When I had started labor with my first daughter, I called the midwives to let them know. They were excited and told me to try to get some rest as I may need it later. I said okay! I tried laying down, but the contractions were pretty strong from the start. After laboring at home for a few hours, the contractions started to get more serious. We called the midwives and asked to meet them at the birth center. When we got there, the midwives had started the bath, as they knew that was in my birth plan. My husband brought all of our stuff in while I labored on the bed.
Once the tub was full, one of the midwives and my husband helped me get undressed and into the tub. Not very long after getting into the tub, I felt the need to push. The midwives told me I could push when I needed to. They gave me support throughout, although I don’t know how much I actually heard since I was in labor land. After a few good pushes, our daughter was born.
We were able to admire our baby while I delivered the placenta. We waited for the cord to turn white, cut the cord, then transferred over to the bed where we were able to lay together as a family for the first time. It was a dream birth and we were able to go home that night (early morning actually).
Our first daughter came quick. My labor from start to finish (including placenta delivery) was about 7 hours. So when I went into labor with our second daughter, we were expecting her to come fast too. We also had to travel 45 minutes to the hospital and the weather was supposed to be less than ideal.
Labor started very similar to my first, so we called up the hospital midwives, asked when they thought we should come in, and they said given my history, drive time, and the fact that they wanted to induce me in a couple of days anyway, that I could make my way whenever we were ready. We took our time getting there so we could be sure my labor wouldn’t stall. We even stopped to get a light meal before heading in. The whole way, contractions were going strong, but not quite painful yet.
Once we arrived at the hospital, got checked in, and into the monitoring room… my labor stalled. We debated whether to go home or try to get labor started up again, and decided we could try to induce labor with low doses of pitocin followed by breaking my waters. I spent hours on pitocin, walking around the room, and bouncing on a birth ball to help progress my labor when I should have been getting rest. Eventually one of the midwives broke my waters and labor got more serious. I was struggling to cope with the contractions because I was just so tired.
I didn’t want an epidural, but at one point I did ask if I could have nitrous oxide. Because of the pandemic, they were only allowing epidurals. With our daughter’s heart defect, I was not able to have a water birth, but they would allow me to labor in the water. I tried getting comfortable in the tub, but it wasn’t meant for birth and was just too small. I found a comfortable position to labor in and soon began pushing. She was born shortly after and the midwives helped place her on my chest, but only for a moment as she had inhaled some amniotic fluid. We weren’t able to have a delayed cord clamping as they rushed our new baby away to be suctioned.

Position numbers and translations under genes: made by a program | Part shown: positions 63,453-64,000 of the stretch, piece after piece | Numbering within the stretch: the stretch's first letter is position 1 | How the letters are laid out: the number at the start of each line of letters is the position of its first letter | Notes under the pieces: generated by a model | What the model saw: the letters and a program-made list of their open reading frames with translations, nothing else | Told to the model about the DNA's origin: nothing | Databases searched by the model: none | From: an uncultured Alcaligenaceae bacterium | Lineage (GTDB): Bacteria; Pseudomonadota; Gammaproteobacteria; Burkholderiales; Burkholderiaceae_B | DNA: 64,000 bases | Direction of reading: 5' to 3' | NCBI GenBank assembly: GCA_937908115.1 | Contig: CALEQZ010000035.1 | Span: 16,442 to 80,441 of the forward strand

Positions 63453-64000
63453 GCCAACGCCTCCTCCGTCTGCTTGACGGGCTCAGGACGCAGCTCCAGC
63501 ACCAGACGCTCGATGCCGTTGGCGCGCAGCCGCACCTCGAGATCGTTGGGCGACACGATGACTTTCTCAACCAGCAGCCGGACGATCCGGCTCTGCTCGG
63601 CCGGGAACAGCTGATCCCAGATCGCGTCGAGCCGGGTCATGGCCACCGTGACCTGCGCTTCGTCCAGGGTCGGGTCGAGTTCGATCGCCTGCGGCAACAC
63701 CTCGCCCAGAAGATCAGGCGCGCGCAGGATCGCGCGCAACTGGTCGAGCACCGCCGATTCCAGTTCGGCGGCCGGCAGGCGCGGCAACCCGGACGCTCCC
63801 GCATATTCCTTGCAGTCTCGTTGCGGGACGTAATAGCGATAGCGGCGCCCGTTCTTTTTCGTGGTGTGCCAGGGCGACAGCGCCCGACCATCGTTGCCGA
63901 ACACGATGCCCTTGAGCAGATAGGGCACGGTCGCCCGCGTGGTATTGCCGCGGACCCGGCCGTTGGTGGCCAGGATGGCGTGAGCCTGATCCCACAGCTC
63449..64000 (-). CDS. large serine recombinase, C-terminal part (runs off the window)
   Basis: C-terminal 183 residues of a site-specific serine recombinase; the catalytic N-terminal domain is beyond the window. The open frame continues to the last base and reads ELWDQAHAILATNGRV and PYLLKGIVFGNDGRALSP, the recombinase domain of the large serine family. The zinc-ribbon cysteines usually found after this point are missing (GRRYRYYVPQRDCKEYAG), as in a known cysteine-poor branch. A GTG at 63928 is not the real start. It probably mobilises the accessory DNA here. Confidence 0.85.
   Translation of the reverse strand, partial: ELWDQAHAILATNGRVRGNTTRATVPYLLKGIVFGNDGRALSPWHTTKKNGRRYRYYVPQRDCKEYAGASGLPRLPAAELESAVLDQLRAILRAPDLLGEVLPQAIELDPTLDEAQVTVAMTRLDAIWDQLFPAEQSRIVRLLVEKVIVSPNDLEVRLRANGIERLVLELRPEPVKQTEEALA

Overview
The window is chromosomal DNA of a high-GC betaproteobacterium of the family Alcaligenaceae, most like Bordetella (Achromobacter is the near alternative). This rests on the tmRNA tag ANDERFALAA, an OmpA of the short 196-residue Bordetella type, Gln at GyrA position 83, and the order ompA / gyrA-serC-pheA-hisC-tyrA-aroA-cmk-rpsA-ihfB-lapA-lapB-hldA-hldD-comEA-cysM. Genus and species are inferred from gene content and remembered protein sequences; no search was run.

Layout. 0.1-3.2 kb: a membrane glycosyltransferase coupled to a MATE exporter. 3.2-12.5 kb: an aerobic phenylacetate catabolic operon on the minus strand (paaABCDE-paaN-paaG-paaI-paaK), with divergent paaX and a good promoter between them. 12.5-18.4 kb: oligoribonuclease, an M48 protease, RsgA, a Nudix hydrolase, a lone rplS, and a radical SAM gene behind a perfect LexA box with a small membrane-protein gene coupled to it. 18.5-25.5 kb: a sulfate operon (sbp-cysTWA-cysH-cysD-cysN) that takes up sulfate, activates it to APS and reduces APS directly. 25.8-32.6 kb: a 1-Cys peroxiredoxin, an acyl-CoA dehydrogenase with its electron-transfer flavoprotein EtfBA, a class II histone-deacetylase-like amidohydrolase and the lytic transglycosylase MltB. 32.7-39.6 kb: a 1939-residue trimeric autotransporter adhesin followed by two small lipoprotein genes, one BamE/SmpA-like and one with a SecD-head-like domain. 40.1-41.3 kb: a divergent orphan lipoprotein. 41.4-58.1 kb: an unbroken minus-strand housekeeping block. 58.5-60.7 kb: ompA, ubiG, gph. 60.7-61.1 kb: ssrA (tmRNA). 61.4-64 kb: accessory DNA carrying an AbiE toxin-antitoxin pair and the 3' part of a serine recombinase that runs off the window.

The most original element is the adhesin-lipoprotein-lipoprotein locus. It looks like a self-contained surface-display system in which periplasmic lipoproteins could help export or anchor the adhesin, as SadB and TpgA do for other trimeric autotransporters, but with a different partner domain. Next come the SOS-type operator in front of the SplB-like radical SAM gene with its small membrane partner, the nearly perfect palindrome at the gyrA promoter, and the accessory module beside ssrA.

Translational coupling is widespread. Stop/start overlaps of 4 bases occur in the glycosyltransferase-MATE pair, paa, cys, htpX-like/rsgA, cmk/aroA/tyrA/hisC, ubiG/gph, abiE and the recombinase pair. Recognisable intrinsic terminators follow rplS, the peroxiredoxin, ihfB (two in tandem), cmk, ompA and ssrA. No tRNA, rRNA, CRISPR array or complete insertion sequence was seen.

Hospital standard policy is to receive pitocin after birth to help the uterus contract. Prior to the birth, I had explained to the midwives that I did NOT want pitocin after delivering my child; however, they gave me pitocin anyway. My husband was checking on our daughter while they explained to me what they were doing, so he was not able to advocate for me, and because I was exhausted and just gave birth, I said sure.
At My Family Birth Center I had a voice in how I wanted to give birth and they listened. At the hospital, my voice was muffled. This is the difference in care that I experienced.
Two days after our first daughter’s birth, the midwives at My Family Birth Center visited us at our home to see how we were adjusting, give me breastfeeding advice, and answer any questions we had. It was so nice to have them check in on us.
We had our regular two-week and six-week check up at the birth center. Each time, they would ask how we were adjusting and making sure we were getting enough rest. They loved when I would bring my daughter in to see them.
Because I had my second daughter during the pandemic, we scheduled my two-week check up for a telehealth visit. It was a little difficult to say the least. I was trying to get my newborn to sleep while making sure my toddler was entertained without being too loud, and speaking with the midwife. We got through it and fortunately for me, the midwife was very patient. My six-week check up was in person and was just like a regular check up.
Between the two births, I had a much more positive experience at My Family Birth Center than I did at a great hospital. The care and education they provide is just exceptional. I plan to have a homebirth with our third baby when the time comes.
If you would like to have a customizable birth and have your voice heard, contact our midwives today to receive top-notch prenatal care and your dream birth.